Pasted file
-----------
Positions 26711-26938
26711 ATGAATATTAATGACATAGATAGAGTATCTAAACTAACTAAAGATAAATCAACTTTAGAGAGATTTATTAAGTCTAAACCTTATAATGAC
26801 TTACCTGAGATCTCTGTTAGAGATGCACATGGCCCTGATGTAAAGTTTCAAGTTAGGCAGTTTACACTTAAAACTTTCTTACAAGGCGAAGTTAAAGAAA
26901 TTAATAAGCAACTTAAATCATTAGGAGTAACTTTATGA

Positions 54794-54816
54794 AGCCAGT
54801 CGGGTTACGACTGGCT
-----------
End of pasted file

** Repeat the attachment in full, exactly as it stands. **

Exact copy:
Positions 26711-26938
26711 ATGAATATTAATGACATAGATAGAGTATCTAAACTAACTAAAGATAAATCAACTTTAGAGAGATTTATTAAGTCTAAACCTTATAATGAC
26801 TTACCTGAGATCTCTGTTAGAGATGCACATGGCCCTGATGTAAAGTTTCAAGTTAGGCAGTTTACACTTAAAACTTTCTTACAAGGCGAAGTTAAAGAAA
26901 TTAATAAGCAACTTAAATCATTAGGAGTAACTTTATGA

Positions 54794-54816
54794 AGCCAGT
54801 CGGGTTACGACTGGCT